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Author Topic: I have an opportunity to buy a couple of hives. Question  (Read 1697 times)
Blackbird
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Location: Santa Cruz, California USA


« on: September 21, 2004, 01:22:51 PM »

I know this isn't the best time to aquire a hive since we are going into winter but I have this opportunity.
I was wondering how to evaluate the hives and how much I should pay for them?
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golfpsycho
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Location: salt lake city


« Reply #1 on: September 21, 2004, 01:39:44 PM »

I was following a similar thread on Beesource.  As with any time you purchase bees, you should inspect for disease.  Doesn't do you much good to purchase bees that can't overwinter.  The woodenware is used and the price should reflect that.  Also, you should be getting a lower price because you will be doing the medicating, feeding, etc to overwinter them.  Colonys in the spring would get a higher price, because they have the promise of a crop in front of you.  They settled on a fairly wide price range anywhere from 80 to 130 dollars, depending on the condition of the equipment and bees, and the motivation of the seller.  I will add that several posters were amazed by the low price, but it was reiterated, you will have to overwinter them successfully to realize their full value.  If the seller doesn't agree, you can always advise them that after THEY successfully overwinter the bees, you would be happy to negotiate a higher price.  Your winter in Santa Cruz may be fairly mild, so there might not be much feeding to be done.  However, if they need medicating, and don't get it, they will be just as dead.
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Blackbird
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« Reply #2 on: September 21, 2004, 11:37:15 PM »

Thanks.
That's about the range I was thinking so that's good.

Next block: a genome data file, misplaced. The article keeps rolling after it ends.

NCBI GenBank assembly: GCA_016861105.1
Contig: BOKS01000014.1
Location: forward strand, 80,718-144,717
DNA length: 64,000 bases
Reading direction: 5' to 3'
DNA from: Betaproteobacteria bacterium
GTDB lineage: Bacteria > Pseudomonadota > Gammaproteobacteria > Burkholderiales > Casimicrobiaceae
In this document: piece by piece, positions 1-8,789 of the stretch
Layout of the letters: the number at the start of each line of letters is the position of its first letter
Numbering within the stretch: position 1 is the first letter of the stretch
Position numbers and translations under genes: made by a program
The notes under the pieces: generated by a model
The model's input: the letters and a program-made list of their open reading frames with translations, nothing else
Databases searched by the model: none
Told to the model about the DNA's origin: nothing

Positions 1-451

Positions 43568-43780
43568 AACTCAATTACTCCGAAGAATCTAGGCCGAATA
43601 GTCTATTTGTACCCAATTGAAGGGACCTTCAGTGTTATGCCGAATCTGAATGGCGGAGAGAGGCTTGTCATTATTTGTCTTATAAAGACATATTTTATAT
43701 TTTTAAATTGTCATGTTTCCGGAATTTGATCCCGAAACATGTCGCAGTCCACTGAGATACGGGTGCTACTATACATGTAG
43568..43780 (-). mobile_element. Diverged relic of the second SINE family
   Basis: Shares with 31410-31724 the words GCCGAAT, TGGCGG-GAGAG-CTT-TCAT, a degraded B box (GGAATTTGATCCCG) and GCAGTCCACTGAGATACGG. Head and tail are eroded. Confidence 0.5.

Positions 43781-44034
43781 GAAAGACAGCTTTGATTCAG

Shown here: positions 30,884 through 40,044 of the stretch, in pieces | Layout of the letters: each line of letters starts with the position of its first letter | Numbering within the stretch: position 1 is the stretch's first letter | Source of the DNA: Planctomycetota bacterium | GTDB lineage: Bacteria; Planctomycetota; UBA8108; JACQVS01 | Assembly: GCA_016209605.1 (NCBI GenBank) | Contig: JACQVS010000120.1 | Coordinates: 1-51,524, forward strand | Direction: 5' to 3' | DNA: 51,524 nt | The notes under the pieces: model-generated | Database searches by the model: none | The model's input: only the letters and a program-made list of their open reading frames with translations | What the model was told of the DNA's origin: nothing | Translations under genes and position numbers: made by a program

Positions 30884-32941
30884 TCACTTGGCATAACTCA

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Beth Kirkley
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« Reply #3 on: September 21, 2004, 11:37:55 PM »

I don't see $80 as too low a price. I could start a hive for less than that in the spring, AND would be having a better start - by building my own hives and buying a 2 pound package with queen.
Golf gave good things to look for though - look at the wooden ware, look at the health, and look at their stores for winter. About the only bonus you get by buying an established hive this late in the year is that they'll jump up in population in the early spring and should give you honey that year. A new hive started in the spring won't have much honey surplus in the first year.

Beth
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golfpsycho
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« Reply #4 on: September 23, 2004, 09:49:14 PM »

A harvestable crop the first year, standard woodenware, healthy bees.  80 bucks?  Sounds like a pretty good deal to me.
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Blackbird
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« Reply #5 on: September 24, 2004, 03:35:59 PM »

the person who is helping me get these actually wants to buy them for less than $80.
I'll let you know what we end up paying.
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